“Our forests welcome more than 230 million visits every year – and we will make forests even more accessible by planting some forests closer to where people live. As they grow they will create places to relax and improve people’s physical and mental health. All of the forests in our care will continue to work for society and we will increase their natural capital. From cleaner air and reduced flooding to walking trails and play equipment we are making wildlife-rich, connected landscapes.”
The nation’s forests supply around half of the country’s home-grown timber, all meeting international standards for sustainability. Some of country’s rarest wildlife thrives under Forestry England’s careful management in heathland, wetlands and, of course forests. From majestic hen harriers to fascinating ladybird spiders they all rely on experienced ecologists and foresters.
Looking forward, Mike continued:
“All forests, and the wildlife that depends on them, will need to survive and thrive in a changing climate. We will also need more forests to absorb carbon while they grow and we can keep that carbon locked up by using more timber products.
“The challenge is huge and we are ambitious: we want to connect everyone to the nation’s forests.”
The new Senior Vice President of Business at UPM Timber, Aki Temmes, estimates that the demand for sawn timber remains at a healthy level, even though the peak of the economic cycle might have been reached last year.
“We made good deals and the volumes moved very well in the first quarter of 2019.”
In Finland, UPM Timber consists of four sawmills with a total capacity of over 1.5 million cubic metres. UPM Kaukas sawmill is the largest, producing over 500,000 cubic metres of sawn timber per year.
A lot of UPM Timber’s production is sold domestically in Finland. “After Finland come China, Japan and the UK,” Temmes explains.
Even though the sawn timber trade was brisk during the beginning of the year, there are uncertainties in the global economy that could also weaken the outlook for sawmills. The principal concerns are related to the trade war between China and the United States, and the effects of Brexit.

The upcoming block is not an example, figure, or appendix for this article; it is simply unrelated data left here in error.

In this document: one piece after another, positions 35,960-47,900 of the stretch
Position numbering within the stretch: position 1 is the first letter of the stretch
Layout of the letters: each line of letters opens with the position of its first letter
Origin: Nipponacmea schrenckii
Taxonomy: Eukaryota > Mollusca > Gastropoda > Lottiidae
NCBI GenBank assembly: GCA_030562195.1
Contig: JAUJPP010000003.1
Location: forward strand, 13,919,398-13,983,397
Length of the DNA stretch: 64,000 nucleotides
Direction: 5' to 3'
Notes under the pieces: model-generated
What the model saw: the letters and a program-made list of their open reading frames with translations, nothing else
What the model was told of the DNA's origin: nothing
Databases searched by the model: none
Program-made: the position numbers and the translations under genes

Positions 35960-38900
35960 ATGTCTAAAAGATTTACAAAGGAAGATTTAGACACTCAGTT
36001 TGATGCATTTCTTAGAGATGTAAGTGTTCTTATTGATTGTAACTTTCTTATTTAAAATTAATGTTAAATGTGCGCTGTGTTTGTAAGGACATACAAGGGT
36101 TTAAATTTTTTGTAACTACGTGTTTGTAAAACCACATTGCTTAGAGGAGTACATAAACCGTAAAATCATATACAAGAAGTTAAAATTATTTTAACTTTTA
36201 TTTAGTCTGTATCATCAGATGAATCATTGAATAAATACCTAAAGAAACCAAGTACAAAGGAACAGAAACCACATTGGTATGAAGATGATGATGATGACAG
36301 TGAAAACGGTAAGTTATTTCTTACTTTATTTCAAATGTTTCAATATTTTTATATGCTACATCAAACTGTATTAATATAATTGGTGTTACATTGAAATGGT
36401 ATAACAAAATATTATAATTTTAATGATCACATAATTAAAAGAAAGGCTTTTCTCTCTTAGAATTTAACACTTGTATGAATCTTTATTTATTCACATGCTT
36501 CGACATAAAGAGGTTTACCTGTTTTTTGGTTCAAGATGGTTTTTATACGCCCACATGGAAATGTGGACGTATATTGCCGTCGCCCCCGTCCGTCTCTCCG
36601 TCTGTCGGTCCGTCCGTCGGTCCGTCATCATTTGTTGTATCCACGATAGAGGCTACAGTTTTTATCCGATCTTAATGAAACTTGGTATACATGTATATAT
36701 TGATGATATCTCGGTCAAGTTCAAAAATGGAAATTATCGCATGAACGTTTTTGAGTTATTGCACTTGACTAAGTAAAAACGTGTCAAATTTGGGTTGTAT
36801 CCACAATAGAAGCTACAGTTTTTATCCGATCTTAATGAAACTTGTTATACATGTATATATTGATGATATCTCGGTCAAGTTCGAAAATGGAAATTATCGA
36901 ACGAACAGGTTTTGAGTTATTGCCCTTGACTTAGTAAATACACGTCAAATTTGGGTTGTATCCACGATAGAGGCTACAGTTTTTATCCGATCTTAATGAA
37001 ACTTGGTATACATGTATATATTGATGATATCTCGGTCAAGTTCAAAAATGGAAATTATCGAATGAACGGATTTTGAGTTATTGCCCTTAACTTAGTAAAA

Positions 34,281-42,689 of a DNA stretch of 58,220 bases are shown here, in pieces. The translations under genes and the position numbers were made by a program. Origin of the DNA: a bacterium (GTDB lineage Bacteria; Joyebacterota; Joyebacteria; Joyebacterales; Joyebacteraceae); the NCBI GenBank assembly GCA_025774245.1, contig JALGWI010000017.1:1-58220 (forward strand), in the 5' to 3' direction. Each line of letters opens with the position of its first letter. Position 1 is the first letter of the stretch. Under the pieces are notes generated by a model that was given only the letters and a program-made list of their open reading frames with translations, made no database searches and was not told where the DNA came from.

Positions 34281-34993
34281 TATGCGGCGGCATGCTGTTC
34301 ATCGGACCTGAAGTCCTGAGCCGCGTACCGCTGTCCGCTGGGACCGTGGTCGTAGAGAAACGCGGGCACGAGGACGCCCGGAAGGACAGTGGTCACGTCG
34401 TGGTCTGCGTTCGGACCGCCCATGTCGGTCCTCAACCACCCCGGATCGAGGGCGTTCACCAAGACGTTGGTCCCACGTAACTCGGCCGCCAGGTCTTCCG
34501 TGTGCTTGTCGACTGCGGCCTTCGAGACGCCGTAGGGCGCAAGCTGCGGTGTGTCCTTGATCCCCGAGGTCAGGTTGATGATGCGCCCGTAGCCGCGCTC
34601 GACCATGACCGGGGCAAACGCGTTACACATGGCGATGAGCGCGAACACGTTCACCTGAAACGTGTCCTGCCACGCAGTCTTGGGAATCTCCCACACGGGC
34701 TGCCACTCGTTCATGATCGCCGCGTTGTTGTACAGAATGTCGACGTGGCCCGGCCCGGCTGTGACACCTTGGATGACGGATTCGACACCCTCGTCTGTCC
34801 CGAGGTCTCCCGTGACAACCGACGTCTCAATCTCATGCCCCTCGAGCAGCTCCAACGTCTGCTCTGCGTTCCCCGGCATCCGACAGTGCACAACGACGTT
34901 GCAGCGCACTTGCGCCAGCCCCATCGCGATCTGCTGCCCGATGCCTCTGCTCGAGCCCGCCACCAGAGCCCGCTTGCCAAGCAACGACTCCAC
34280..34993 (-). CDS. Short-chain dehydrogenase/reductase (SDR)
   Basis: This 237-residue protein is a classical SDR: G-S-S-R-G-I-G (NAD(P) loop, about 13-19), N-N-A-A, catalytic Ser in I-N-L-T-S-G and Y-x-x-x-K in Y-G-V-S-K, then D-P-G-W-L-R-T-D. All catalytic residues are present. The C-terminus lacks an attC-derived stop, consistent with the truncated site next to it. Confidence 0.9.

“Since we cannot affect the global market, we must do our best in business. We have a clear strategy, high-performance sawmills and professional sales — all the necessary components for successful business. We intend to be a reliable partner to our customers in the future, too,” promises Temmes.
In 2012, UPM decided to stop the further processing of sawn timber and to concentrate on sawing alone. Since this decision, the sawmills have been running at full speed.
“Since then, we have operated the sawmills based on the full-run strategy. There have been no market-related limitations on production. This sets us apart from most of our competitors,” says Temmes.
He states that industrial operations such as the sawmill industry are most efficient when the facilities are in full use.
“All wood that arrives at our sawmills is carefully used for production. Not even a single stick is wasted. Sawn timber generates value: wood chips, sawdust and other by-products are used for pulp, paper and energy production,” Temmes clarifies.
A sustainable product with a bright future
UPM sells most of its sawn timber to industrial customers in the furniture, construction and packaging sectors, or to customers for various further processing procedures.
“The range of customers and end-uses for our product is extensive. UPM Timber aims to establish and maintain international long-term partnerships. From the standpoint of future challenges, we are a great partner with a solid foundation, and we concentrate on our core capability: producing sawn timber for the right end-use applications at the right time,” says Temmes.
All UPM sawn timber is certified according to the FSC or PEFC certification schemes.
“Customer and market preferences vary, and we can use both certificates flexibly.”
Temmes believes that the future of sawn timber is bright.
“Our product is amazing. Sawn timber binds carbon throughout its lifecycle, which can last for hundreds of years. It is produced in a responsible and environmentally friendly way and it meets all the sustainability requirements.”
Aki Temmes emphasises that the quality of the end-product is based on the production expertise, good forestry and close collaboration with forest owners.
“We naturally aim to be able to provide our customers with added value and bring peace of mind and flexibility to their operations. We will succeed in providing sustainably produced Finnish sawn timber at a consistently high standard, as well as excellent service,” Temmes concludes.
Photo: Aki Temmes – Senior Vice President of Business
UPM Timber welcomed Aki Temmes, 41, to the position of Senior Vice President of Business in late April. He transferred to the position of head of UPM Timber from the position of Vice President of Business Control at UPM Biorefining. Aki has worked at UPM for over 16 years; in addition to Biorefining, he has worked in the Paper Business, UPM Timber and Wood Sourcing.
“I am excited to return to UPM Timber after being away for about six years. A lot of good work has been done at Timber under the supervision of my predecessors, and the business operations have improved significantly over the past few years,” Aki says.